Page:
IN a book on the early BBC, historian Thomas Hajkowski recalls a fierce row between the Scottish programme director and a London Head Office executive over the transmission of the opera Acis and Galatea.
Head Office insisted Scots needed more Handel in their lives; the programme director thought otherwise.
In the end, Head Office won but Hajkowski argues that in the mid-1930s BBC Scotland had a confident and strong-willed staff whose first priority was to provide quality Scottish programmes for Scottish audiences.
Today, 80 years on, the UK Government is to publish a consultation paper on the future of the BBC, in the wake of a funding deal that takes a substantial chunk out of the corporation’s income.
Never before has there been such an urgent need for “a confident and strong-willed” BBC staff in Scotland. The very nature of the BBC appears to be under threat from a government that has already used licence fee money to pay for a branch of UK foreign policy, the World Service, and which has now announced a further raid to finance a welfare benefit: free TV licences for the over-75s.
BBC Scotland’s annual review this week served up the usual self-congratulatory text about how rosy the broadcasting garden is here. It took regulator, the BBC Trust, to point out the weeds. Most striking was that less than half the audience believe news coverage reflects their lives. More encouragingly the Trust recognised public service broadcasting must change to reflect further devolution.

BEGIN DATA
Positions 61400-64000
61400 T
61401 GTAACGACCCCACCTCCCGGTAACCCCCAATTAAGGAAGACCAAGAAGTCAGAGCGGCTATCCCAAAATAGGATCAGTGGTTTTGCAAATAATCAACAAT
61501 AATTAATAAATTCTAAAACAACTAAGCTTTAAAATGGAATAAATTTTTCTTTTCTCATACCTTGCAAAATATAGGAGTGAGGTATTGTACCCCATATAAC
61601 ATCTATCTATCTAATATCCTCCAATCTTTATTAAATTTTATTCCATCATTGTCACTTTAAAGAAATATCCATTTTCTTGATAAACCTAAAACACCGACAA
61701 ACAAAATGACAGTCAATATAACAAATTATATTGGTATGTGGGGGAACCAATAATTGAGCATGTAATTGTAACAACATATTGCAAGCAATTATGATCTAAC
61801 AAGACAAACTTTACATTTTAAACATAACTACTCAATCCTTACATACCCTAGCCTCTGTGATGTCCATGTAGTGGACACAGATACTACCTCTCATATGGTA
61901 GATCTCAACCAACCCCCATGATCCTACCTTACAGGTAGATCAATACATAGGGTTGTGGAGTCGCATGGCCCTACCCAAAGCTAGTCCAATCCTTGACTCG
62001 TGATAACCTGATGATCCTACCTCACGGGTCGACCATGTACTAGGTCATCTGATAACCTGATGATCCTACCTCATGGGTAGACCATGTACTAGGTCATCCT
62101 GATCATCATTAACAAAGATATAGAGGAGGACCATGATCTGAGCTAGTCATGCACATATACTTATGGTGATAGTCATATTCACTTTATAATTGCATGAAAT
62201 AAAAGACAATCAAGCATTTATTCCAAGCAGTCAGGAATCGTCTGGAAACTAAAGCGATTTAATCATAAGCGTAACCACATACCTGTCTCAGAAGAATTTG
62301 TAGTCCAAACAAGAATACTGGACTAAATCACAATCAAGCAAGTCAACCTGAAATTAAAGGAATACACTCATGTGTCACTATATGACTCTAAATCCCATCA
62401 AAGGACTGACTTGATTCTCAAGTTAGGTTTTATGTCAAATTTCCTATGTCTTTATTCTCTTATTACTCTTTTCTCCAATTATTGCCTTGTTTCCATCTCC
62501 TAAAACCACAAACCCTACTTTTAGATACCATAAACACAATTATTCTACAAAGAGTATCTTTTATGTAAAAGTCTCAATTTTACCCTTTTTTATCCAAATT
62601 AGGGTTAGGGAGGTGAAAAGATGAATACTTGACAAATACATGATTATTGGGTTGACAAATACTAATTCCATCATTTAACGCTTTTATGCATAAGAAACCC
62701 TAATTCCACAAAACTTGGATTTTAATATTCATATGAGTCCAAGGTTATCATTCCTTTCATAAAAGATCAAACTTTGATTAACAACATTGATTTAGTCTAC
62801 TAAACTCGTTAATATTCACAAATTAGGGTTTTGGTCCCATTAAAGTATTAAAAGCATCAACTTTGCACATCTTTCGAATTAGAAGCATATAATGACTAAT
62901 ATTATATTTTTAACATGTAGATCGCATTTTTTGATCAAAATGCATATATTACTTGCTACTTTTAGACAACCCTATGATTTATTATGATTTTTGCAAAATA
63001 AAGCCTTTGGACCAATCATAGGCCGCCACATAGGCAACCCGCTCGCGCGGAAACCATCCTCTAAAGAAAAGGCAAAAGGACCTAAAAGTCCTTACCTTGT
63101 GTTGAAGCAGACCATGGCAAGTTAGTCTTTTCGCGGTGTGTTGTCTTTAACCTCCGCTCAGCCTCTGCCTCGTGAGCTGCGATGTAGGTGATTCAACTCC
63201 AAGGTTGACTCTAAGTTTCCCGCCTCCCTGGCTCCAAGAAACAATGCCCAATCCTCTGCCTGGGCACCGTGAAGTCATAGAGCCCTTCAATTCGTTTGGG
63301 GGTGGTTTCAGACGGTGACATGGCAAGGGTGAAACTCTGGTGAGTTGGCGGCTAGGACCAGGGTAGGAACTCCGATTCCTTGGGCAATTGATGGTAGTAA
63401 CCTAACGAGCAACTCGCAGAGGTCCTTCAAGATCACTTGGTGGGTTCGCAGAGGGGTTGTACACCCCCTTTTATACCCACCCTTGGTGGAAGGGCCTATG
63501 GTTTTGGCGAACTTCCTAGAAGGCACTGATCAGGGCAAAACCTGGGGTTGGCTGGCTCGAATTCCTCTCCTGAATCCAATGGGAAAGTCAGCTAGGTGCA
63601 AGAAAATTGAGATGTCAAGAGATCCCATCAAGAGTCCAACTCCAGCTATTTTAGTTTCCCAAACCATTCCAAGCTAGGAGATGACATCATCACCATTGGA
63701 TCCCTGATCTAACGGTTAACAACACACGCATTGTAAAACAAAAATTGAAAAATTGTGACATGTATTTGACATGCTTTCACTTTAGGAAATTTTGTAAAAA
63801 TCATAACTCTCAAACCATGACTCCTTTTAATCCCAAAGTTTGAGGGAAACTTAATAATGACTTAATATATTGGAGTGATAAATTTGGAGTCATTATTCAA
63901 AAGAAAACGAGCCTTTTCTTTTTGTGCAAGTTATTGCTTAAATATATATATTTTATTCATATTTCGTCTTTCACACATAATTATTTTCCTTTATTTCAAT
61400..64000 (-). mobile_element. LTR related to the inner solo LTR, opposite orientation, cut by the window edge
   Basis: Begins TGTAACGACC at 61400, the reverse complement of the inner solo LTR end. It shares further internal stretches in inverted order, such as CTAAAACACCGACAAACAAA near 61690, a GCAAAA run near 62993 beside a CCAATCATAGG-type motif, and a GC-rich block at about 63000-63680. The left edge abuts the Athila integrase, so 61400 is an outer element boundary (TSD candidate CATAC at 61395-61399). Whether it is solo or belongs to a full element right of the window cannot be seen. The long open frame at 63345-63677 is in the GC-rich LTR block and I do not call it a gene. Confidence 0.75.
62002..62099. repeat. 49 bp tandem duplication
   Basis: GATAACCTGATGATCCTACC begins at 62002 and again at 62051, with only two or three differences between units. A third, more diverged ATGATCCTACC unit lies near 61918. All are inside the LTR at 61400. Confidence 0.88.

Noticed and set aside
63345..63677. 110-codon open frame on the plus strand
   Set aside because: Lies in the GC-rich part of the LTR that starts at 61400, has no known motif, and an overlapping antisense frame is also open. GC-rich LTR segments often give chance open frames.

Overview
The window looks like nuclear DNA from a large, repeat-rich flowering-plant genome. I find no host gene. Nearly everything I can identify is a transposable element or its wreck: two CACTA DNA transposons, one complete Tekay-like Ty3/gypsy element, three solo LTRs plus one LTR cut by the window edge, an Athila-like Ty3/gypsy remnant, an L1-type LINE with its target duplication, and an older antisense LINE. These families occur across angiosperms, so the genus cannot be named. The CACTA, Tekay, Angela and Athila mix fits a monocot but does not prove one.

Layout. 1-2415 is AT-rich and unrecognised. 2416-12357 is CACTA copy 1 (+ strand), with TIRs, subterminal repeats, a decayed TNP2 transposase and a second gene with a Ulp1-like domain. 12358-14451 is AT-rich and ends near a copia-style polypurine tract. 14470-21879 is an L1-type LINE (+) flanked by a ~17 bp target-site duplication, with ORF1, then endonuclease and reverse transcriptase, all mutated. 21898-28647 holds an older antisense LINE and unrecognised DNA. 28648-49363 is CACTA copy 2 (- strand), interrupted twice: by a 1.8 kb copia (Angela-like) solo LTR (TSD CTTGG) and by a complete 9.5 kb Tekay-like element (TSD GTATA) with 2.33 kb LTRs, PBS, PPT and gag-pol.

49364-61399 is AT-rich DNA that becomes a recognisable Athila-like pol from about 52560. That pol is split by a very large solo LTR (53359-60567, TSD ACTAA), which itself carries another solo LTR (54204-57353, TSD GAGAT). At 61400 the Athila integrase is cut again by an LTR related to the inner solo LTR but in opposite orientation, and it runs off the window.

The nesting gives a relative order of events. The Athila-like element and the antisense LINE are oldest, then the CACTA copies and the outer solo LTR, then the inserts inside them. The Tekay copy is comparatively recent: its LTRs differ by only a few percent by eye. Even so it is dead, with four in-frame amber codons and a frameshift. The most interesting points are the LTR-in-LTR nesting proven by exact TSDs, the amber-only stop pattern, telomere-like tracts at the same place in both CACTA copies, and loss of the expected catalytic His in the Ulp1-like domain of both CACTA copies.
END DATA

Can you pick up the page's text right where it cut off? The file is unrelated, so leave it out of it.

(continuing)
A fundamental re-organisation is required so Scotland has a public service broadcaster capable of doing what it is supposed to do: reflecting and representing the diversity of the nation.
BBC Scotland should take control of BBC2 – in the evenings at least – to commission and produce its own schedule of programmes.
One more Scottish radio station should be introduced – it is unsustainable, and messy, to have a single national Radio Scotland which covers everything from gardening to country music.
Executive salaries and astronomical fees for “talent” should be cut and the BBC’s website scaled back. A proper public service broadcaster would be the greatest boost our creative economy and cultural life could have. It’s worth fighting for.
• Ewan Crawford is a lecturer in journalism at the University of the West of Scotland